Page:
The Cross Section of a Tech Ecosystem

I end up talking a lot about our tech community here in Kenya and I’ve had a front seat to what it looks like from the iHub. In my mind, I think about it like the cable conduit below, where you have multiple different parts that seem to look, feel and act independently, but together form a whole.

A cable crosssection

One grouping is starups, another is investors, another is large tech companies, and yet another is researchers. There are bloggers, digital creatives, visiting techies, SME leaders who’ve learned their lessons, and freelancers moonlighting from their day jobs. It’s a big mixed bag and we all together form an ecosystem. A healthy ecosystem is where all of the sub-cable systems are functioning well and there are no cuts.

Moving beyond the cable metaphor, a healthy tech ecosystem is where the different parties are able to and want to work together. Where each is happy to see the other do well and will go out of their way to help make connections and bring others forwards with themselves.

The Blackboard Blogger of Monrovia

Alfred Sirleaf is an analog blogger. He take runs the “Daily News”, a news hut by the side of a major road in the middle of Monrovia. He started it a number of years ago, stating that he wanted to get news into the hands of those who couldn’t afford newspapers, in the language that they could understand.

Liberias Blackboard Blogger

Alfred serves as a reminder to the rest of us, that simple is often better, just because it works. The lack of electricity never throws him off. The lack of funding means he’s creative in ways that he recruits people from around the city and country to report news to him. He uses his cell phone as the major point of connection between him and the 10,000 (he says) that read his blackboard daily.


Liberia’s Blackboard Blogger from WhiteAfrican on Vimeo.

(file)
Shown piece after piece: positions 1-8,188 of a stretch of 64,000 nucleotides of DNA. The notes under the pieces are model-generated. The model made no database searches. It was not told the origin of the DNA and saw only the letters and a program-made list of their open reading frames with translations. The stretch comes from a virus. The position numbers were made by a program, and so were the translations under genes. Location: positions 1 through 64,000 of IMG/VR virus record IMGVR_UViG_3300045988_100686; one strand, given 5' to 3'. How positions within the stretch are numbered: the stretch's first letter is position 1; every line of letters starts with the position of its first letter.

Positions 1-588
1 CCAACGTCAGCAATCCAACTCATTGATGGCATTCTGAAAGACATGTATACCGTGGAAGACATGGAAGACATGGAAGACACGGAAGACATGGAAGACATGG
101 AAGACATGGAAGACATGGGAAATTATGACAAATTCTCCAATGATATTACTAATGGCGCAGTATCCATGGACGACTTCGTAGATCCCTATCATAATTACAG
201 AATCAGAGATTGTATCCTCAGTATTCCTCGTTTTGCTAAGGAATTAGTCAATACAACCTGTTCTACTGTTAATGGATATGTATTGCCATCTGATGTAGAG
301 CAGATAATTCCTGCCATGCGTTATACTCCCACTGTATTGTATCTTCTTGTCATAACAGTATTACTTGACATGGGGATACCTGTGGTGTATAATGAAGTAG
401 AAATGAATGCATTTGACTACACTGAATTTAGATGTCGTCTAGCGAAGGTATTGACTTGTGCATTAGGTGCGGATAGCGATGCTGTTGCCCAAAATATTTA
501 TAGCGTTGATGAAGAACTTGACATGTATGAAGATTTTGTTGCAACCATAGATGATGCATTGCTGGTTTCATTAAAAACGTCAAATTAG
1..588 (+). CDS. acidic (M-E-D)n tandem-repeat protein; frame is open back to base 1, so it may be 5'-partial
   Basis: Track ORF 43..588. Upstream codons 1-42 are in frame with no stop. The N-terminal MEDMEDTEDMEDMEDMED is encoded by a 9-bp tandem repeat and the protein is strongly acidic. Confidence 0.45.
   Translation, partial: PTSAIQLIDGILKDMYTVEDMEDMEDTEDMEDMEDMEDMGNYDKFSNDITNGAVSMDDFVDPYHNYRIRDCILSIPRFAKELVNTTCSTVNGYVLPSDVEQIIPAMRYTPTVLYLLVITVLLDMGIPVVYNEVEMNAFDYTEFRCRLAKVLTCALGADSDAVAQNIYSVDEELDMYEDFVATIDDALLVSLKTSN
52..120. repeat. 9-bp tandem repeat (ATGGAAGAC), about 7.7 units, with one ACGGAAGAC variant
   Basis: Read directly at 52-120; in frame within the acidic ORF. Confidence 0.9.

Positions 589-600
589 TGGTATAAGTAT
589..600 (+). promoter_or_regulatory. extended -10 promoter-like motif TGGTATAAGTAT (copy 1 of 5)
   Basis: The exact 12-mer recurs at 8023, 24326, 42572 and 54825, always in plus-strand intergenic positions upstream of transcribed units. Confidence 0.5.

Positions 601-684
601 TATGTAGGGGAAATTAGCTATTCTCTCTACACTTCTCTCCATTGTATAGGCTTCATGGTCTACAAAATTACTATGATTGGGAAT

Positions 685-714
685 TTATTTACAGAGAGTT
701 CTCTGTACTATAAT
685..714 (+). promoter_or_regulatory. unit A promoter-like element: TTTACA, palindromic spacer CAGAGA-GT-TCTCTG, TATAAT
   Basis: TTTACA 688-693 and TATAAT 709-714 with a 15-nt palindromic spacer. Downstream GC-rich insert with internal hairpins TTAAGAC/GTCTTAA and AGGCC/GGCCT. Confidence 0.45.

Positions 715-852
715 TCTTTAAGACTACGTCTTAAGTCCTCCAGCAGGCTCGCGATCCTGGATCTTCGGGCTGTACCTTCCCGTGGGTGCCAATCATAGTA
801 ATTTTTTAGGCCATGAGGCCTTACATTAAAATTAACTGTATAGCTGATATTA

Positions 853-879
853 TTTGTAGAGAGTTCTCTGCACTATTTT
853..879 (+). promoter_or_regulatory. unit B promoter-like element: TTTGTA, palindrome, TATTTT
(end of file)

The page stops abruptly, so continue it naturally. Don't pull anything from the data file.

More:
Not all Liberians who read his news are literate, so he makes use of symbols. Whether it’s a UN or military helmet, a poster of a soccer player or a bottle of colored water to denote gas prices, he is determined to get the message out in any way that he can.

Liberia - Daily News props

Advertising works here too. It’s $5 to be on the bottom level, $10 to be on the sideboard and $25 on the main section. He doesn’t get a lot of advertising, and but he manages to scrape by.

His plans for the future include decentralizing his work, this means opening up identical locations in other parts of Monrovia, and in a few of the larger cities around the country. I don’t put it past Alfred either, he’s a scrappy entrepreneur on a mission to bring information and news to ordinary Liberians. He’s succeeded thus far, and I would put my money on him growing it even further.

Alfred Sirleaf talking to a news reader

(Also, read the NYT piece on him from 3 years ago)

(note: title for this post stolen shamelessly from Rebecca’s Pocket)

30 Great African Tech Blogs

A conversation on Twitter with Marshall Kirkpatrick of RWW about the top tech blogs to read in Africa made me realize that there is no great list to start from. Most of us just have them in our head, RSS feeds or blogrolls. Some of them don’t update frequently enough, and many of the range across topics, but all of them are useful if you are trying to figure out what is going on in technology around Africa.

Here is a list of African tech blogs that I follow. Hopefully it can be a resource, and a good place for everyone to start from when exploring the mobile, web and general tech space in Africa:

General Web and African Tech

AfriGadget – Stories of low-tech African ingenuity and innovation
Afromusing – Juliana’s insights and thoughts on alternative energy in Africa
Appfrica – Pan-African and Ugandan web and mobile tech developments
Bandwidth Blog – Charl Norman’s blog in South Africa
Bankelele – One of East Africa’s top business bloggers, also has great insights into the business side of African technology